International Medical Devices, Inc. et al v. Robert Cornell et al

Filing 699

ORDER RE: PLAINTIFFS' MOTION FOR INJUNCTIVE RELIEF AND PATENT INVALIDATION, 669 by Judge Consuelo B. Marshall: Accordingly, the Court GRANTS Plaintiffs Motion for Injunctive Relief and Patent Invalidation. IT IS SO ORDERED. (shb)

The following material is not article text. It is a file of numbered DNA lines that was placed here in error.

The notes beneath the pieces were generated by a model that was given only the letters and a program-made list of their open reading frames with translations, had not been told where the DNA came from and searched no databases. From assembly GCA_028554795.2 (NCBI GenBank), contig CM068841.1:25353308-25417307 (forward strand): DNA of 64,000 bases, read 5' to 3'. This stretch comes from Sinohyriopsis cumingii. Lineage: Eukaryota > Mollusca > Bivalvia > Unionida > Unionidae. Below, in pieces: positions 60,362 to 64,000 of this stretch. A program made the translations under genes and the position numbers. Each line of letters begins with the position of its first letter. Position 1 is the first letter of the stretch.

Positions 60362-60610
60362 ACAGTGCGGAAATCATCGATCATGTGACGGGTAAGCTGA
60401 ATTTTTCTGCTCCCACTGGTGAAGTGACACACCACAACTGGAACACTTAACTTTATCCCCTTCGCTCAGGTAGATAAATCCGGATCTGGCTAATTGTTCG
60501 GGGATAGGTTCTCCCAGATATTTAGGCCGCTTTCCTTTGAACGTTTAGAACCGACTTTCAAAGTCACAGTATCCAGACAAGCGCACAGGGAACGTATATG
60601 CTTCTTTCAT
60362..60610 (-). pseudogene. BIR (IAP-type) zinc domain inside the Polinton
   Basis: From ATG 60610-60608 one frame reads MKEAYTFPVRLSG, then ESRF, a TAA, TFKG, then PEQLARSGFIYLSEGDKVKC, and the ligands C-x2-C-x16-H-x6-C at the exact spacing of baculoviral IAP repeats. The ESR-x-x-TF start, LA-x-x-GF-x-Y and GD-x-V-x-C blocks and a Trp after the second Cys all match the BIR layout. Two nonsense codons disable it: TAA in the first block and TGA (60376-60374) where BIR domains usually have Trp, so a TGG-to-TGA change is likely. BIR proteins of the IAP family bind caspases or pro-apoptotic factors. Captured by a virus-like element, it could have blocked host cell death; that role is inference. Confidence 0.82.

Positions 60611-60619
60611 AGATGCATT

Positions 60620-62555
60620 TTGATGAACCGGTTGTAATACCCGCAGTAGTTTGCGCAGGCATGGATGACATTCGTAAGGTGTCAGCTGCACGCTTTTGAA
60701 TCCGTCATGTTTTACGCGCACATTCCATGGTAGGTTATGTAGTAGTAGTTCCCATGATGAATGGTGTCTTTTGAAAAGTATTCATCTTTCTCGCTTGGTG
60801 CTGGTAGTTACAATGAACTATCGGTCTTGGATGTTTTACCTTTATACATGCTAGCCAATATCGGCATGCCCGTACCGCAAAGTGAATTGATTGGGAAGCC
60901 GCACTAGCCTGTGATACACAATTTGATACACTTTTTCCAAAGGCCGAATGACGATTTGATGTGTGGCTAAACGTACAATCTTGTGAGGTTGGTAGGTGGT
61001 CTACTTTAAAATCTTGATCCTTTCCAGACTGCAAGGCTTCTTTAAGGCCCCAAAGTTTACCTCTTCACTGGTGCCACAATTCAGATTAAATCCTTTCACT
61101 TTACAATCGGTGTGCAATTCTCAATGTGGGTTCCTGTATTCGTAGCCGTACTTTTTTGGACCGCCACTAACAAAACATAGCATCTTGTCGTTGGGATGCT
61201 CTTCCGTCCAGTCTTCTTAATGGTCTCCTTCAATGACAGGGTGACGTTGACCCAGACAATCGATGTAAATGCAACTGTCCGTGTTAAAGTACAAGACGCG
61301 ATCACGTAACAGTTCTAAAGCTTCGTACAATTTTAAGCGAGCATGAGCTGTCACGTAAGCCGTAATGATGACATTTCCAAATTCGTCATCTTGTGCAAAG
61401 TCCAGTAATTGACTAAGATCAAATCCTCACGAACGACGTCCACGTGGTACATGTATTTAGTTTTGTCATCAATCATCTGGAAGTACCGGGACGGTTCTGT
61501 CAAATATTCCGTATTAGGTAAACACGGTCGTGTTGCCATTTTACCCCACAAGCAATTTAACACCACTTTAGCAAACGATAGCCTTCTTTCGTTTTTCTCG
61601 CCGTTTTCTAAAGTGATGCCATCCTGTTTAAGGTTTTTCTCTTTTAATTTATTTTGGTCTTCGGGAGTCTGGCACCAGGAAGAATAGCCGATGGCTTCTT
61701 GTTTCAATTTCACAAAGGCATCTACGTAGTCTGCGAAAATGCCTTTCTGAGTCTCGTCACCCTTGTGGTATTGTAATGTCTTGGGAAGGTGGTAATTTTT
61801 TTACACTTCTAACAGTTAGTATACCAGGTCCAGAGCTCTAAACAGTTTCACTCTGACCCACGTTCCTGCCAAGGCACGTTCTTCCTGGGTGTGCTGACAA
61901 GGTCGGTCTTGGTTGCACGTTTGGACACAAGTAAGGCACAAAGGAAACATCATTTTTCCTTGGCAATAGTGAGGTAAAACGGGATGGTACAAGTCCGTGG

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1 O 2 3 4 5 6 7 8 UNITED STATES DISTRICT COURT 9 CENTRAL DISTRICT OF CALIFORNIA 10 11 INTERNATIONAL MEDICAL DEVICES, INC.; et al., 12 Plaintiffs, 13 v. 14 ROBERT CORNELL, MD, an individual; et al., 15 Case No.: 2:20-cv-03503-CBM (RAOx) ORDER RE: PLAINTIFFS’ MOTION FOR INJUNCTIVE RELIEF AND PATENT INVALIDATION [669] Defendants. 16 17 18 The matter before the Court is Plaintiffs’ Motion for Injunctive Relief and 19 Patent Invalidation. (Dkt. No. 669 (the “Motion”).) The matter is fully briefed. 20 (Dkt. Nos. 672, 678.)1 21 22 I. A. 23 24 BACKGROUND The Complaint On April 15, 2020, Plaintiffs International Medical Devices, Inc. (“IMD”), Menova International, Inc. (“Menova”) and James Elist, MD (“Dr. Elist”) 25 26 27 28 Defendants’ Motion to Dissolve the Preliminary Injunction (Dkt. No. 666) is also pending. The ruling of this Motion will render Defendants’ Motion moot. Accordingly, the Court DENIES Defendants’ Motion to Dissolve the Preliminary Injunction. 1 1 1 (collectively, “Plaintiffs”) brought this trademark infringement suit against 2 Defendants Robert Cornell, MD; Robert J. Cornell M.D., P.A.; Augmenta, LLC; 3 AM Founders, LLC; Augmenta Investors, LLC; Jonathan Clavell Hernandez, MD; 4 Clavell Urology, PLLC; OAM LLC; Cornell Cosmetic Urology, LLC; David 5 Louis Nichols; Huck Medical Technologies, Inc.; Hans Mische; Hans Mische, 6 LLC; Run Wang, MD; RW Global Men’s Health Consulting Services, PLLC; 7 Capital Urology Associates, LLC; Richard B. Finger; and LATA Lignum LLC 8 (collectively the “Defendants”). The First Amended Complaint (“FAC”) asserts 9 the following claims: (1) Misappropriation of Trade Secrets under Defend Trade 10 Secrets Act (“DTSA”), 18 U.S.C. §§ 1836 et seq. (against all Defendants); (2) 11 Misappropriation of Trade Secrets under Cal. Uniform Trade Secrets Act 12 (“CUTSA”), Cal. Civ. Code §§ 3426 et seq. (against all Defendants); (3) RICO 13 under 18 U.S.C. § 1962(c) (against all Defendants); (4) RICO under 18 U.S.C. § 14 1962(d) (against all Defendants); (5) Trademark Infringement under 15 U.S.C. §§ 15 1114, 1125(a) (against. Dr. Cornell, the Cornell PA, Dr. Clavell, and the Clavell 16 PA); (6) Counterfeit Mark under 15 U.S.C. § 1117 (against Dr. Cornell, the 17 Cornell PA, Dr. Clavell, and the Clavell PA); (7) Copyright Infringement under 17 18 U.S.C. § 501 (against Drs. Cornell, Mische, and Nichols); (8) Breach of Contract 19 (against Dr. Cornell and Dr. Wang); (9) Breach of Contract (against Dr. Wang); 20 (10) Breach of Covenant of Good Faith and Fair Dealing (against Dr. Cornell and 21 Dr. Wang); (11) Violation of California’s Unfair Competition Law (“UCL”), Cal. 22 Bus. & Prof. Code § 17200 (against all Defendants); (12) Declaratory Relief 23 (against all Defendants); (13) False Advertising under 15 U.S.C. § 1125(a) 24 (against Dr. Cornell and Augmenta, LLC). (Dkt. No. 96.) 25 B. 26 The Preliminary Injunction On January 1, 2021, the Court issued a preliminary injunction precluding 27 Defendants from: (1) using or disclosing Plaintiffs’ trade secret information; (2) 28 commercializing, marketing, advertising, promoting, offering for sale, and/or 2 1 profiting from the Augmenta implant, U.S. Patent No. 10413413 (“’413 Patent”), 2 and Patent Application No. 16/238,821 (“’821 Application”); (3) referencing, 3 mentioning, promoting, advertising, marketing and/or using the Penuma mark in 4 commerce; and (4) acting in a way likely to cause confusion, mistake, or 5 deception on the part of consumers as to the origin or sponsorship of Penuma. 6 (Dkt. No. 138.) The injunction remains in full force and effect. (Id.) 7 On November 1, 2022, the Court issued an Order re Plaintiffs’ Ex Parte 8 Request for an Order to Show Cause Why Defendants Should Not Be Held in 9 Civil Contempt. (Dkt. No. 530.) The Court held Defendants in civil contempt for 10 violating the Court’s Preliminary Injunction and granting Plaintiffs leave to file a 11 Motion for Attorneys’ Fees to recover the attorneys’ fees and costs incurred for 12 litigating the Motion for Contempt. (Id.) The Court subsequently granted 13 Plaintiffs’ Motion for attorneys’ fees in the amount of $94,222.29. (Dkt. No. 14 572.) 15 C. 16 Summary Adjudication On September 14, 2021, Plaintiffs filed a motion for summary adjudication 17 on their trademark (Fifth Cause of Action), counterfeit (Sixth Cause of Action), 18 copyright (seventh cause of action), breach of contract (Eighth and Ninth Causes 19 of Action), and good faith and fair dealing claims (Tenth Cause of Action). (Dkt. 20 No. 254.) The Court granted Plaintiffs’ Motion as to the copyright infringement 21 cause of action against Defendants Cornell, Mische, and Nichols and held that 22 Plaintiffs are “entitled to damages and permanent injunctive relief as to their 23 seventh claim for copyright infringement.” (Dkt. No. 528 at 19.) 24 D. 25 Trial and Jury Verdict On June 16, 2023, this case proceeded to trial. The jury found in favor of 26 the Plaintiff for: (1) misappropriation of four of Plaintiffs’ trade secrets under the 27 California Uniform Trade Secrets Act (“CUTSA”), (2) infringement of Plaintiff 28 Menova’s registered trademark (the “Penuma Mark”), (3) use of a counterfeit 3 1 Penuma Mark, (4) infringement of Plaintiffs’ copyrighted video, and (5) breach of 2 the Non-Disclosure Agreement (“NDA”) by Dr. Cornell. (Dkt. No. 649.) The 3 jury also found invalid, by clear and convincing evidence, Defendants’ United 4 States Patent 10,413,413, and United States Patent 10,980,639. (Id.) The jury 5 awarded Plaintiffs $1,650 for Defendants’ copyright infringement of a Penuma 6 informational video based on an invoice for the creation of the video. (Id. at 6, 7 Trial Ex. 314.) 8 E. 9 Evidentiary Hearing On October 25, 2023, the Court held an evidentiary hearing on Plaintiffs’ 10 Motion for a Permanent Injunction. (Dkt. No. 690.) Plaintiffs seek the following: 11 (1) a permanent injunction prohibiting Defendants from using Plaintiffs’ 12 registered Penuma Mark; (2) a permanent injunction prohibiting Defendants from 13 using Plaintiffs’ registered copyrighted material; (3) a permanent injunction under 14 the California Uniform Trade Secrets Act (“CUTSA”) prohibiting Defendants 15 from using or commercializing Plaintiffs’ trade secrets for a period of at least 16 seven (7) years; and (4) an Order directing that the United States Patent and 17 Trademark Office invalidate U.S. Patent No. 10,413,413 (“‘413 Patent”) and U.S. 18 Patent No. 10,980,639 (“639 Patent”). 19 20 21 22 II. A. DISCUSSION Enjoin Defendants from Using or Commercializing Plaintiff’s Trade Secret Design Concepts Plaintiff IMD requests that this Court issue a “head start” injunction to 23 alleviate the commercial advantage Defendants gained by misappropriating, 24 disclosing, and using Plaintiff IMD’s secret design concepts. Defendants have 25 filed a motion vacating portions of the preliminary injunction issued by the Court 26 on the basis that the trade secrets are now public. California Civil Code section 27 3426.2(a) states that even after a trade secret has ceased to exist, “[u]pon 28 application to the court, an injunction shall be terminated when the trade secret has 4 1 ceased to exist, but the injunction may be continued for an additional period of 2 time in order to eliminate commercial advantage that otherwise would be derived 3 from the misappropriation.” 4 To qualify for a permanent injunction, the plaintiff must prove: (1) 5 irreparable injury; (2) inadequacy of legal remedies; (3) that the balance of 6 hardships favors an injunction; and (4) that the public interest would not be 7 disserved by a permanent injunction. See eBay Inc. v. MercExchange, L.L.C., 547 8 U.S. 388, 391 (2006). “An injunction in a trade secret case seeks … to eliminate 9 any unfair head start the defendant may have gained[,]” and that “after the trade 10 secret is public, the injunction may be continued for an additional reasonable 11 period of time in order to eliminate the commercial advantage that otherwise 12 would be derived from the misappropriation.” Lamb-Weston, Inc. v. McCain 13 Foods, Ltd., 941 F.2d 970, 974–75 (9th Cir. 1991) (internal quotation marks and 14 citation omitted). The goal of a “head start” injunction is to “place[] [the 15 defendant] in the position it would have occupied if the breach of confidence had 16 not occurred prior to the public disclosure[.]” Id. at 974 (quoting Winston 17 Research Corp. v. Minn. Mining and Mfg., 350 F.2d 134, 141 (9th Cir. 1965)). 18 Plaintiff IMD seeks a seven-year injunction to place Defendants in the 19 position they would have occupied had they not misappropriated IMD’s trade 20 secrets. Plaintiffs estimate that it would have taken Defendants approximately 4.5 21 years to develop the Augmenta implant, patent the product, and obtain FDA 22 approval after a license to use the design concepts was granted. Plaintiffs contend 23 that Defendants’ misappropriation gave them a competitive advantage of time, 24 including ultimately obtaining two patents by April 20, 2021. (Trial Exs. 29, 78.) 25 Defendants also obtained FDA clearance in September 2022. (Trial Tr. 1168:3-5.) 26 All four factors favor a permanent injunction enjoining Defendants from 27 using IMD’s trade secret information. The Court finds that Plaintiffs demonstrate 28 (1) they have suffered an irreparable injury; (2) remedies available at law, such as 5 1 monetary damages, are inadequate to compensate for that injury; (3) considering 2 the balance of hardships between IMD and Defendants, a remedy in equity is 3 warranted; and (4) the public interest would not be disserved by a permanent 4 injunction. 5 Injunctive relief must be tailored to remedy the specific harm alleged. 6 Lamb-Weston, Inc., 941 F.2d at 974. “[T]he appropriate duration for the 7 injunction should be the period of time it would have taken [the defendant], either 8 by reverse engineering or by independent development, to develop [the product] 9 legitimately without use of [plaintiff's] trade secrets.” K-2 Ski Co. v. Head Ski 10 Co., 506 F.2d 471, 474 (9th Cir. 1974). The Court enjoins Defendants from using 11 or commercializing Plaintiffs’ trade secrets for the period of time during which 12 IMD could have prohibited Dr. Cornell from using the trade secrets based on the 13 duration of the Nondisclosure Agreement Dr. Cornell signed on March 30, 2018. 14 (Trial Ex. 14.) Thus, Defendants are enjoined from using or commercializing 15 Plaintiff’s trade secret design concepts for five years from the date of this Order. 16 B. 17 Trademark, Copyright, and Counterfeiting Injunctions Plaintiffs seek a permanent injunction enjoining Defendants from infringing 18 Plaintiffs’ registered trademark and copyrighted work. The Court previously 19 found that Defendants Cornell, Nichols, and Mische infringed Plaintiffs’ 20 copyrighted video. The jury found Defendants Cornell and Cornell PA liable for 21 trademark infringement and counterfeiting. (Dkt. No. 649.) The Court finds that 22 the evidence supports the factors favoring a permanent injunction: (1) Plaintiffs 23 have suffered an irreparable injury; (2) remedies available at law, such as 24 monetary damages, are inadequate to compensate for that injury; (3) considering 25 the balance of hardships between Plaintiffs and Defendants, a remedy in equity is 26 warranted; and (4) the public interest would not be disserved by a permanent 27 injunction. eBay Inc., 547 U.S. at 391. 28 6 1 2 3 4 5 6 7 8 9 10 11 C. Patent Invalidation The jury found by clear and convincing evidence that Defendants’ ‘413 and ‘639 Patents are invalid. The Court will enter judgment consistent with the jury’s finding. III. CONCLUSION Accordingly, the Court GRANTS Plaintiffs’ Motion for Injunctive Relief and Patent Invalidation. IT IS SO ORDERED. DATED: March 28, 2024. CONSUELO B. MARSHALL UNITED STATES DISTRICT JUDGE 12 13 14 15 16 17 18 19 20 21 22 23 24 25 26 27 28 7